• If you don’t know how to do a question or find it is taking a long time, move on to the next question but make a mark on the exam or fold the corner over, to remind you to come back to the tough question if you have time.
  • ALWAYS attempt a question, even if you don’t really know how to do it.  Marks are usually available for method, which means that even if you get the wrong answer, you may get some credit for going about it in the right way.  Do all your working on the answer booklet, and only cross it out if you are sure you have a better answer; method/working marks are available for what is on the answer booklet, but not what’s on rough paper, and not what’s crossed out.
  • Marks are often dropped if a question asks you to do several things; sometimes students don’t answer all parts or carry out all tasks.  You could cross off each task or key word on the question paper as you do it.
  • Use all the available time; if you finish the paper, go back and check your answers carefully.  Look at the marks available per question and check your answers are of a sufficient length. Don’t just sit there staring into space, as sometimes invigilators will collect the papers early in this situation and then you have lost the chance to check your work.

You should have received details from us telling you where to go and who to ask for on the day; if not, go to the London Brookes College main reception and explain that you are a private candidate. You may be required to sign a visitor’s book.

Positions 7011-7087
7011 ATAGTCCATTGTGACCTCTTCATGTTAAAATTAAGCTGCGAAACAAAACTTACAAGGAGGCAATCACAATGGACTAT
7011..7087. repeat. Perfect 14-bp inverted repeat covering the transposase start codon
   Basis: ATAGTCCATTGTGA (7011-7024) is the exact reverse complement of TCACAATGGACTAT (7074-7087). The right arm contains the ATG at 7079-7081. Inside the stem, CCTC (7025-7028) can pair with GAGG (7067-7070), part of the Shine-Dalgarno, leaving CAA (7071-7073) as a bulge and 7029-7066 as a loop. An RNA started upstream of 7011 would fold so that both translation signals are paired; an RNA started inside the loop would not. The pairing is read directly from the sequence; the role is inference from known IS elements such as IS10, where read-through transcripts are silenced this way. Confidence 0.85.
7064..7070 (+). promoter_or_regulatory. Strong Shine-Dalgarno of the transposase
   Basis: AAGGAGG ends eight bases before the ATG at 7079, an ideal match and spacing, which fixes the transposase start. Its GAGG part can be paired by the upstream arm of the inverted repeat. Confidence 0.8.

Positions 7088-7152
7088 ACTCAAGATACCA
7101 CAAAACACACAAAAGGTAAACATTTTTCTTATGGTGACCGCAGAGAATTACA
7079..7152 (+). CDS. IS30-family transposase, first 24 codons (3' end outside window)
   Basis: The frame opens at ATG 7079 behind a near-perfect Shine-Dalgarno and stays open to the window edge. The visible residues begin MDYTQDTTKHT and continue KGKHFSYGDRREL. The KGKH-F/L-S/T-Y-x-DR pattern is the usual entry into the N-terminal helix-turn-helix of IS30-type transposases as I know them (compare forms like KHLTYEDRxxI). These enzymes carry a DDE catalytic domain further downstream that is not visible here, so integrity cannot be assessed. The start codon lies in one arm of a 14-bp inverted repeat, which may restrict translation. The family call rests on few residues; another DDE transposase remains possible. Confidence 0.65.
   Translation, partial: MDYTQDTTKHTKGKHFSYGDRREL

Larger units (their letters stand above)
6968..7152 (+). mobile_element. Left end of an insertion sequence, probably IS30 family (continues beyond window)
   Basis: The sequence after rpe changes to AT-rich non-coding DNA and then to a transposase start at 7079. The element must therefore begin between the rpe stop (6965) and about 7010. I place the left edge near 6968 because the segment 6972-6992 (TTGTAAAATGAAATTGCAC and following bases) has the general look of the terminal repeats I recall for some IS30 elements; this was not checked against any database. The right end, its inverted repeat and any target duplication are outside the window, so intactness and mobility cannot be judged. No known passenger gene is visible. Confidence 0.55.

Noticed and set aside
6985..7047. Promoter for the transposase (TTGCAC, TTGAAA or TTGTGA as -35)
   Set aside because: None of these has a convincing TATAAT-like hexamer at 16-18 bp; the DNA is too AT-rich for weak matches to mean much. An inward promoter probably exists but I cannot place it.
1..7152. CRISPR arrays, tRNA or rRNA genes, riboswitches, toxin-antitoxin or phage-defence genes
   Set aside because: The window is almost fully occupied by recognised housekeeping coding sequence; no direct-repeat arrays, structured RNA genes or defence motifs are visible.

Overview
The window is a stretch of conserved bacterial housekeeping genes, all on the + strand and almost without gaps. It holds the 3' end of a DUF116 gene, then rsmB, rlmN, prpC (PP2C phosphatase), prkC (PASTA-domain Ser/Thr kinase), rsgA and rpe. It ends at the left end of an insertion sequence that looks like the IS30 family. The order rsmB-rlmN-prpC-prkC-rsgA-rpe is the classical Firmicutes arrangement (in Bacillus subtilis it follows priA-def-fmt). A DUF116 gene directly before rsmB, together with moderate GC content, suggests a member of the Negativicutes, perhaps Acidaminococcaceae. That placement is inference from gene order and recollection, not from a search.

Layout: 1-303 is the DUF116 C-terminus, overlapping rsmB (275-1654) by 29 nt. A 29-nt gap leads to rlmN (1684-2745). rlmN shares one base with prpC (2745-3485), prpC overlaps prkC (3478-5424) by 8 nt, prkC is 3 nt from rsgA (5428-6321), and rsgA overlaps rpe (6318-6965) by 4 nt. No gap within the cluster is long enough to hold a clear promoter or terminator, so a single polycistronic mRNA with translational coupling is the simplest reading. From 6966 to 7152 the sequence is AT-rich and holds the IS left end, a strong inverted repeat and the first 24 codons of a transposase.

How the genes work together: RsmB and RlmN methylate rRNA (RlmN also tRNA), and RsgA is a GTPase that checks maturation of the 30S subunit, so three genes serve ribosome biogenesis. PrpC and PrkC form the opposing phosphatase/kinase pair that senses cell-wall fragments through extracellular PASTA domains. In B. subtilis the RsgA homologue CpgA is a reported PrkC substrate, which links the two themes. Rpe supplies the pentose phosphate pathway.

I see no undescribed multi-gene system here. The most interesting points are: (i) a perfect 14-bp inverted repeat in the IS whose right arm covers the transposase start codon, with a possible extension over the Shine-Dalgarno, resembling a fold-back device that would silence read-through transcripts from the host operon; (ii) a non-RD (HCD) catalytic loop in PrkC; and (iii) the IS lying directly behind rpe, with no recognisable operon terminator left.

Here are some suggestions for private candidates:

  • Arrive at least half an hour before the exam.  Sometimes it’s hard to find the exam room, and it’s better to be early and calm, rather than late and panicking!
  • Go to the loo before the exam, even if you think you don’t need to!
  • Take a bottle of water, with label removed.  Staying hydrated keeps the brain alert.
  • Wear layers; exam rooms can be freezing cold or stiflingly hot and stuffy….be prepared.
  • The invigilator should tell you clearly when you may start.  If you are not clear about this, raise your hand, making sure it is easy for the invigilator to see that you are trying to get her attention, and wait for the invigilator to come to you.
  • A clock should be clearly visible to you and your start and finish times noted on a board, but just in case, take a watch that you can read easily, and you can note down your start and finish times on rough paper.
  • Keep an eye on timings.  If candidates sitting several different exams are all in the same room, the invigilator may make a mistake about when you are due to finish. If you think a mistake has been made, raise your hand and ask.  You will not be penalised for asking – the invigilator will not be marking your paper!